This is today's workhorse format. This format was developed and used in 1982, but it will not be mainstream until the early 1990's. With all of the enhancements of the Laser Disk and the ability to fit it all onto a smaller, more reasonable size, they have reached mainstream usage to the absolute extreme. With the ability to be used as storage (file backup), as a game media (the El-Hazard Sega Saturn version is the duly noted one on this site), as an audio media (many music CDs are abound here), and, to a lesser extent, as a video disk (called VCDs), there seems to be no end to the possible usage for these. They also seemed to have caused a stink with the music industry, but we will not go into this. The main purpose of this format is to be used as music media. With the optical enhancements, they have a long life span and they are somewhat scratch resistant (a small scratch will not hurt it too much, but a good-sized one renders it useless). With the advant of using computers, the CDs have also evolved to use their ability of storing beautiful audio and more memory for video games. There are special kinds of CDs, called CD-Rs and RW that gives a person greater flexibility by the ability to burn data and, with the RWs, to burn it constantly. It seems that this format will continue until a more practical format comes out.

From Wikipedia

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Mini CD (Minature CD, CD Single)


This is much like the standard CD, but with a few key differences. 1) It is smaller in size. Compared to the standard CD, these are kind of short in comparison. 2) They hold less memory. They can hold 185 MB in comparison to 650 to 700 MB (approximately). 3) They usually have a karaoke track. Many standard CDs usually do not have these tracks, but the Mini-CDs do. This makes them more valuable in that sort of way. They are purchasable, but are a bit more expensive due to their small size.

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DVD (Digital Versitile Disks, Digital Video Disks, Movie Disks)

DVDs are today's choice disks for movies. They were created in 1995, but it will takes years before they become mainstream. With its large memory bank (4.7 GB to 18.8 GB possible) and its extensive encoding (usually MPEG-2), this seems to be the new format for this era (as of 2004). Taking all of the good about the LDs (crisp picture, beautiful scanning, sometimes down to the frame, multiple audio tracks) and removing the bad (the need to flip, the size, the cost to manufacture), this can overtake the original LD format and put it into a stranglehold. What is nice about the disk is that whole movies can be stored on it and they can have different languages interlaced in it (with available subtitles, graphics with clear backgrounds), and the picture is practically pristine quality, making beautiful screenshots without the mess of VHS or the inconvenience of LDs. What many companies have done is take their original movies on older formats, re-record them, burn them to DVDs, and sell them. Though this is not a bad practice, it should not be encouraged; it is preferrable if they actually enhance the movie to make it nicer than the copy. Furthermore, many of the DVDs, unlike other formats, have special encodings that prevent the disks from working outside their region (of course there are step-arounds, just not many LEGAL ones). The disks have been used much like CDs, including as game disks, storage disks, audio disks and movie disks, but their main purpose is movie disks. Many of the newest video game systems have used DVD formats.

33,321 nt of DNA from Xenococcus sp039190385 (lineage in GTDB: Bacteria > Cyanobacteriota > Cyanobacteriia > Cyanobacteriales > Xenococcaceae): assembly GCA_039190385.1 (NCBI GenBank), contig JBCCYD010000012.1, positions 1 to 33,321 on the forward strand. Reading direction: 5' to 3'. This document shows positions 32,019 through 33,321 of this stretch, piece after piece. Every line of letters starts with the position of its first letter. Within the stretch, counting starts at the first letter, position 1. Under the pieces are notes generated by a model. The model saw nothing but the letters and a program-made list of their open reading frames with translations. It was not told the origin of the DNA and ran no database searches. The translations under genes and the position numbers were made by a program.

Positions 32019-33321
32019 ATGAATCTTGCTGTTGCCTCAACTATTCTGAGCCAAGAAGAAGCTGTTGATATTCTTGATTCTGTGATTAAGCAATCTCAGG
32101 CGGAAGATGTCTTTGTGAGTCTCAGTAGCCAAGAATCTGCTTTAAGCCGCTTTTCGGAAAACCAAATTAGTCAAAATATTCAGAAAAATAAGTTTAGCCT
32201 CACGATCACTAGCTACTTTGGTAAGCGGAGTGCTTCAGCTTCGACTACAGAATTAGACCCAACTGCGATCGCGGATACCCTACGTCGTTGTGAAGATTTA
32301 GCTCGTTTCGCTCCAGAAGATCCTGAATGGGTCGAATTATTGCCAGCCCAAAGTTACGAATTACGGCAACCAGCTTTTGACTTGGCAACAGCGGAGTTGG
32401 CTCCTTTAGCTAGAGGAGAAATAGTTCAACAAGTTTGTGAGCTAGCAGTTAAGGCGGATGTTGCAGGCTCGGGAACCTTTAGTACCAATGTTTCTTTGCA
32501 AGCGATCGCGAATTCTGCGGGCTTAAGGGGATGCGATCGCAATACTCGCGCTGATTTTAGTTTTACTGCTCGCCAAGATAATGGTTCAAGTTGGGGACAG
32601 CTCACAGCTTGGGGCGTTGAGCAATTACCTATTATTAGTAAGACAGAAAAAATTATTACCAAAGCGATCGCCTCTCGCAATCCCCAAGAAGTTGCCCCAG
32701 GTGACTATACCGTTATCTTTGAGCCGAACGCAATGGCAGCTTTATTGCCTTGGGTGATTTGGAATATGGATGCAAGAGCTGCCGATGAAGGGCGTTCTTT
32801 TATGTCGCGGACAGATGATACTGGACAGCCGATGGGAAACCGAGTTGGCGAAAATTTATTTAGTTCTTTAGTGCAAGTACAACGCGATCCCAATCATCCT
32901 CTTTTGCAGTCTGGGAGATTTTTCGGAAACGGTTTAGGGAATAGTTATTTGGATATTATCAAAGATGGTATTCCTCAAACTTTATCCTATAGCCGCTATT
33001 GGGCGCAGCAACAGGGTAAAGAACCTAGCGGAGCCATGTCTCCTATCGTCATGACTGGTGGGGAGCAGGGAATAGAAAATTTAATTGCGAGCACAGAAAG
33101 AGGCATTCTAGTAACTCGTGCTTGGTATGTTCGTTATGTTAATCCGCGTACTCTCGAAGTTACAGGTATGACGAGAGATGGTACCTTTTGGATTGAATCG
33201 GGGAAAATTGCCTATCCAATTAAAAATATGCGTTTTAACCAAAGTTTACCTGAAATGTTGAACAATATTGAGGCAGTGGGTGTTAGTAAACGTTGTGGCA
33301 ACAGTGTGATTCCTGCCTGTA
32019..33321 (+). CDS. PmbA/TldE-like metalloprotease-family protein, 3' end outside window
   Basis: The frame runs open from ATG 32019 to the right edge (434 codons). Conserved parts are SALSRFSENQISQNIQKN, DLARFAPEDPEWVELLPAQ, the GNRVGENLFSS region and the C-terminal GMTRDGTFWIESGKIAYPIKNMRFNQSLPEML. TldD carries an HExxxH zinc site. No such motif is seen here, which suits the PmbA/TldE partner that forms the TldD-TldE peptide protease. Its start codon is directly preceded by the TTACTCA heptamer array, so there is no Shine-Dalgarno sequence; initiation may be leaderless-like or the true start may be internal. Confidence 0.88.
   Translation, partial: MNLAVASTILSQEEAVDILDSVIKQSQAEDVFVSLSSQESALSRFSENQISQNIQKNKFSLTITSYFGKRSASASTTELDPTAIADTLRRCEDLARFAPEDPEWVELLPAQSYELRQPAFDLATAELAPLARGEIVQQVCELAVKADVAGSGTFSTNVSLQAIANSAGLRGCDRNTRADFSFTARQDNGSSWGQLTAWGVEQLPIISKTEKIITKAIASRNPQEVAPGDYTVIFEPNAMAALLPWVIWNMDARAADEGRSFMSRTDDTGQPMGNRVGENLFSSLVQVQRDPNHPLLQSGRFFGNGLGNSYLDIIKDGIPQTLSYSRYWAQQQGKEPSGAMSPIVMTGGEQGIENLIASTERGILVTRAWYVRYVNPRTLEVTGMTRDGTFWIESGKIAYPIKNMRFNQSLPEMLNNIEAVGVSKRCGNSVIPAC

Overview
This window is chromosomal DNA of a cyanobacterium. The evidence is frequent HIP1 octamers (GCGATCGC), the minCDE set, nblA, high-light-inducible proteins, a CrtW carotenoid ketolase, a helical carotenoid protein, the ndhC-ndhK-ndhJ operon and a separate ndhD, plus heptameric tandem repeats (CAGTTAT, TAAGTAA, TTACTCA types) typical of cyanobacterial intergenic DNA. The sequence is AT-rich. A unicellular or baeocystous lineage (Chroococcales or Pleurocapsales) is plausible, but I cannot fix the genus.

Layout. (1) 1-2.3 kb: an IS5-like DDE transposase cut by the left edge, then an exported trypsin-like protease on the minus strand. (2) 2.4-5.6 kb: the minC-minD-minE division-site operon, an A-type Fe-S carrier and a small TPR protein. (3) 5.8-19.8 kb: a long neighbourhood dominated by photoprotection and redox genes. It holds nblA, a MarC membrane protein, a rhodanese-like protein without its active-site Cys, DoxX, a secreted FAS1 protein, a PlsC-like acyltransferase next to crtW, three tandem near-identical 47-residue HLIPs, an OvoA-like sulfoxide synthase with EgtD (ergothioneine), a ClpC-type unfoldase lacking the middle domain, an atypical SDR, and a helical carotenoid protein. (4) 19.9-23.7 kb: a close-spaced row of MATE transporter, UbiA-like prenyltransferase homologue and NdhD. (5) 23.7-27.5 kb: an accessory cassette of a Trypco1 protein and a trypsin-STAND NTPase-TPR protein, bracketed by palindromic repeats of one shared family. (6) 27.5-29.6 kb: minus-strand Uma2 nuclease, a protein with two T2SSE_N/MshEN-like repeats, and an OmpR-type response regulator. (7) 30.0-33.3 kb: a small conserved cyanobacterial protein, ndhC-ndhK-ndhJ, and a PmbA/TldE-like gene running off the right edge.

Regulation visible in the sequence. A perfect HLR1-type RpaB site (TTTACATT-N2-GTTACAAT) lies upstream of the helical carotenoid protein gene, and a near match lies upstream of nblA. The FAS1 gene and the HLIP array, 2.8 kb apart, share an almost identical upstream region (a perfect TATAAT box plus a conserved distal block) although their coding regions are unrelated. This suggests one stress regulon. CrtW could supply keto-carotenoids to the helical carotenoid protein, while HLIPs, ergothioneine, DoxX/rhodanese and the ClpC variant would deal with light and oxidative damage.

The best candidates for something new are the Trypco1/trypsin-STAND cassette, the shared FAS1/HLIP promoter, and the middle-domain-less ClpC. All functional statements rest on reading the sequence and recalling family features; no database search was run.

From Wikipedia


Comparisons

A scan of a VHS
A theoretical scan of the Laserdisk (it is too large to scan as it is)
A scan of a CD
A scan of a Mini CD
A scan of a DVD
A comparison of how large the formats are if we somehow stacked each format on one another and scanned it (the DVD is the same size as a CD, so it counts as both).